For us (and other companies may and do work differently), we start with a concept, and that involves story elements, absolutely, but we also need to know that it'll make a good game. So for example, with Alan Wake, you can bet that at the time the idea of a writer fighting darkness with light was brought up, the kind of gameplay that might involve was also on the table already. There are certain things that we know from the get-go -- for example, we make third person games, and that immediately has an impact on how we work.

When we're working on the story stuff, other people are already working on other things, so there's constant interaction -- if they come up with game mechanics that don't seem to fit the story, we bring that up, and if the story stuff doesn't seem produce useful or fun game mechanics, they bring that up. There are also technological aspects to this -- for example, if it had turned out for whatever reason that we couldn't get the lighting effects we wanted, Alan Wake might not have happened at all, because light is so integral to the core concept!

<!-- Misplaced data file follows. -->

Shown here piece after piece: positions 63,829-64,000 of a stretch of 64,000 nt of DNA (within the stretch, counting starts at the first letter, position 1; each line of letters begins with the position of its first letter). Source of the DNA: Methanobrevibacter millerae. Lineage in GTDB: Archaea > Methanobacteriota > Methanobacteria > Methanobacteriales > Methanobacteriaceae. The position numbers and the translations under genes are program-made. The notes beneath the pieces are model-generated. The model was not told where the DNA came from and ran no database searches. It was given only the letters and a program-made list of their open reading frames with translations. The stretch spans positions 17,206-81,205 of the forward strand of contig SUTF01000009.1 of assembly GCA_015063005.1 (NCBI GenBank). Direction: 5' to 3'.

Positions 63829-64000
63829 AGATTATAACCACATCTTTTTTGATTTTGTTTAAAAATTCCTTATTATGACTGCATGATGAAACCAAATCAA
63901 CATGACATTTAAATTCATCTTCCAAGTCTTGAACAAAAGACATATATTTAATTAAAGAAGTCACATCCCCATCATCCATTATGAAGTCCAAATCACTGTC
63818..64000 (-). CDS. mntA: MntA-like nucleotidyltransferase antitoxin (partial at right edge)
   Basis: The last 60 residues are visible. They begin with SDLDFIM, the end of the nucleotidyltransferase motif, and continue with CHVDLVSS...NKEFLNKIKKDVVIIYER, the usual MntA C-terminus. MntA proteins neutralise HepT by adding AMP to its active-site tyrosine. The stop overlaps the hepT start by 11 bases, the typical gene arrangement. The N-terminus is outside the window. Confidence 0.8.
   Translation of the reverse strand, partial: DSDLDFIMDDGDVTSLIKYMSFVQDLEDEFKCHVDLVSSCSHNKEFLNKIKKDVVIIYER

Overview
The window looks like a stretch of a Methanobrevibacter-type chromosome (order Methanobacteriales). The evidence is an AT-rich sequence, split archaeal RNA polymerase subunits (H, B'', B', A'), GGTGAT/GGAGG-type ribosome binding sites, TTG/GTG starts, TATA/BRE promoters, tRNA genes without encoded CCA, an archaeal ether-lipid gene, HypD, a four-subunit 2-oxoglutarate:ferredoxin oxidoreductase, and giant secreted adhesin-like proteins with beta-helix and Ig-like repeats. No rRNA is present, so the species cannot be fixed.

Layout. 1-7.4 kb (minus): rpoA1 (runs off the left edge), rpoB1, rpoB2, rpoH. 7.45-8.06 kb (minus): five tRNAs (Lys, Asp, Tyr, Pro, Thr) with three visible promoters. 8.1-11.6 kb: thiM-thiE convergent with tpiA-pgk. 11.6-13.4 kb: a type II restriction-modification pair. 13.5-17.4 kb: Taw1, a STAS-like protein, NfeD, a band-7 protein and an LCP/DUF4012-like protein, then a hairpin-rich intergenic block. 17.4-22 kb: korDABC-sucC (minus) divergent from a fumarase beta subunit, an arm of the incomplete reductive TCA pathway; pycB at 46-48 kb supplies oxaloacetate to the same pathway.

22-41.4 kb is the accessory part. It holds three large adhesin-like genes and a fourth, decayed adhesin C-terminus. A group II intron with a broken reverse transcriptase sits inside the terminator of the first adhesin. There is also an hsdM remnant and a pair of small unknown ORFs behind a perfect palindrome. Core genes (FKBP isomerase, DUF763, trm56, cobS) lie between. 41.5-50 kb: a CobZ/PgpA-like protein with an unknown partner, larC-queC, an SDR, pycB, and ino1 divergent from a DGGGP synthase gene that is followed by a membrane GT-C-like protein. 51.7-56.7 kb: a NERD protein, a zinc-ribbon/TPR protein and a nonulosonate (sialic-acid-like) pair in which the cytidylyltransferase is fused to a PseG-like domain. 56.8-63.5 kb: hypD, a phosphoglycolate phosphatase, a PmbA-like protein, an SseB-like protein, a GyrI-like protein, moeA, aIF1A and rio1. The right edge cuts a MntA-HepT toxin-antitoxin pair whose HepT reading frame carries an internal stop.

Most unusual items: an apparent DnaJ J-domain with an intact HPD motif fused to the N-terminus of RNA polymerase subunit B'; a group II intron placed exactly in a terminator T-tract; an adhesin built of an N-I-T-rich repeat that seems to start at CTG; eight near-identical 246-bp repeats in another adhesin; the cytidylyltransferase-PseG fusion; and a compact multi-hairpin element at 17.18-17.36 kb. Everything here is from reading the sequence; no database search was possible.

So it really is a cooperative endeavor. We start by figuring things out in very broad strokes, and the details can change a great deal at this stage. The thing is, you don't really know if an idea works until you try it out to at least some extent and figure out what it really means in practice, so you often have to change your mind. For example, at one point Alice Wake had died in a car accident before the events in the game, and that was changed for a number of reasons, but especially because it was felt that if she was dead, it was very hard to find opportunities for her to become an actual character in the story, somebody Wake could love. We wanted to establish her as a presence in his life before things started happening, so we changed that. Things like that happen all the time. At the same time, the story is also influenced by the developing game design. They are two aspects of the whole that need to support each other.